As a mortuary archaeologist, I remain attentive to popular culture representations of my period of specialism. In particular, recent shows have put a lot of attention and detail into depicting death rituals and commemoration practices in the Early Middle Ages, informed to varying degrees of detail and accuracy by archaeological and historical evidence. Understanding these helps me to reflect on my own interpretations, as well as to understand popular conceptions and confusions that are shared by my students and audiences. Furthermore, they shed light on our present-day attitudes towards death and the dead in their own right, and therefore fictional materialities are themselves a focus of my archaeological interest and expertise. This is the background to why I’ve spent so much time on this blog addressing The Walking Dead as well as Vikings and The Last Kingdom, among a host of other filmic and televisual representations of death and the dead.
This will be my last post reflecting on the archaeological dimensions of The Last Kingdom‘s third series. I focus here on Ragnar’s grave, which is a significant dimension of the latter part of the story.
In episode 5, we encounter the frozen lakeside amidst trees and without any human habitation in sight. This is the sombre setting for the isolated ‘pagan’ furnished inhumation burial of a powerful Danish lord. Only a small crowd participate, with his wife, Breda, overseeing the funeral. There is no ritualisation: she stands silently at the foot of the grave, down-slope from the grave towards the lake. There are no slaves, servants, and indeed no retinue in attendance. Breda is the only woman. There are no animals either: how the body got there and how animals were used as transportation is unclear. Animals or other materials are not deployed in sacrificial rites. It’s all very melancholy, robbed of ritual, and depressing: no fun at all!
Two wooden shovels are used to dig the paltry and shamefully shallow grave-cut. I guess this is supposedly the middle of winter and grave-digging is hard, especially with two wooden spades. But frankly, isn’t that what slaves would be for: to participate and conduct labour for an elite burial?
As is usual in TV representations of inhumation graves, as Sian Mui explores in a chapter in a recently published book The Public Archaeology of Death, Ragnar’s hands are placed over his waist. He is wearing that hideous leather armour he has been exhibiting since he first appeared on a longship in series 1.
Even more oddly, Ragnar is afforded no grave-goods but one! A sword is laid centrally, the hilt held in his hands, seemingly his only grave offering beyond his clothing. They don’t even put the sword in a sheath, although at least there is an attempt to show intimacy in touching the hands of the dead person whilst adding the sword: this point is interesting.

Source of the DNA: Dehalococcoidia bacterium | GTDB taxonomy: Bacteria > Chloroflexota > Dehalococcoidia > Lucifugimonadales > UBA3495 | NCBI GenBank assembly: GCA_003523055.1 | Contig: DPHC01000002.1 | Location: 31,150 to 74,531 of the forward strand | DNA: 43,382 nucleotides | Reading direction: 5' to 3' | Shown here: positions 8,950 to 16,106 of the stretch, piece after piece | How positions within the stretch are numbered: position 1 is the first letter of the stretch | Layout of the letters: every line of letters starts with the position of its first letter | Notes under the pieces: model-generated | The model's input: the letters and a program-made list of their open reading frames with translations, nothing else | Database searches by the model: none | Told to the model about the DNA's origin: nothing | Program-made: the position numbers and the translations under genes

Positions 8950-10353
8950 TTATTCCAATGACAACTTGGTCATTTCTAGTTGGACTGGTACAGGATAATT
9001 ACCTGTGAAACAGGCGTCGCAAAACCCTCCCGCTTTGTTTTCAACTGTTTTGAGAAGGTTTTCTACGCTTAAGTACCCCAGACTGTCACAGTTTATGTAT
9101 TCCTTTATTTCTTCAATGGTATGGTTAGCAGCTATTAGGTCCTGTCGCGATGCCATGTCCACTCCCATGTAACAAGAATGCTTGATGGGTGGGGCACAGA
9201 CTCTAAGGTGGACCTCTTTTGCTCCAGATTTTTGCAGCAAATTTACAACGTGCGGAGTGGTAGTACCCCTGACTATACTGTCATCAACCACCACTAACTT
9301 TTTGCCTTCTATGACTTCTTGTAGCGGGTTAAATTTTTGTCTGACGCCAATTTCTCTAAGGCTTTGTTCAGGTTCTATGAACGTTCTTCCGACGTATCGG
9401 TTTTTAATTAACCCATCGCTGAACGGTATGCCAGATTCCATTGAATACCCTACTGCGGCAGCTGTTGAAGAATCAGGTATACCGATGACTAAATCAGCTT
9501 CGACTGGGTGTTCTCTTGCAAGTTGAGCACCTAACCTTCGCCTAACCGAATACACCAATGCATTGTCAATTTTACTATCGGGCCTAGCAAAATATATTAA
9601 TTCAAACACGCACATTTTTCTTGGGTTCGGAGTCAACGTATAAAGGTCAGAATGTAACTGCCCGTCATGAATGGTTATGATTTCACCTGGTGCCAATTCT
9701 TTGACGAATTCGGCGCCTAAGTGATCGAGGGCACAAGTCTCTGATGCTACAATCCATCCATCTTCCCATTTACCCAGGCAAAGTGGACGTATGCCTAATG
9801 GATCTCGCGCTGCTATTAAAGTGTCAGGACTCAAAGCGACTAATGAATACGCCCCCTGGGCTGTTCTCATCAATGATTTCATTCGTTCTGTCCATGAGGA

As underwhelming as the funeral and burial practice, a dismal micro-cairn covers the shallow grave. There is no grave-marker, although a stone near the head is placed upright as a micro-marker.
It is all very unimpressive and like some of the funerals in Vikings, displays little appreciation of grave-depth and mortuary monumentality.
It is particularly interesting, however, how the grave becomes an anchor for the story and characters revisit it in episode 6. Uhtred says a prayer to the dead, bending down at the head of the grave to touch the grave with his forehead, having touched with his right hand the upright stone that serves as the closest thing to a headstone. He has slept close by overnight.
In episode 10, we see Uhtred visiting the grave once more. This time he digs a shallow hole in the top of the grave where the chest of the corpse is positioned. He adds a Thor’s hammer pendant: a marker of Ragnar’s pagan faith, and perhaps his devotion likewise.
Now, while I’ve quibbled over details and absences, I’ve been generally positive about the range and themes depicted in the funerals in Vikings, while I’ve been more critical of TLK‘s graves and stone sculpture. Having said that, I think there is plenty to criticise all round for both shows. Vikings wins on the number and character of funeral scenes by far, and the multiple sources of their inspiration from saga literature and archaeological evidence. TLK struggles in all regards, and my critical commentary above just adds to the long list of bloopers and lazy thinking in the depiction of graves and mortuary monuments. Still, I did think this adaptation of Bernard Cornwell’s novels attempts to show graves as places of multiple visitations and acts of deposition within a pagan world of Danish settlers in northern and eastern England is notweorthy. The pivotal role of Ragnar’s isolated grave is evident as a (modest and underwhelming) melancholy landmark and focus of commemoration, including burying additional artefacts, is worthy of positive comment.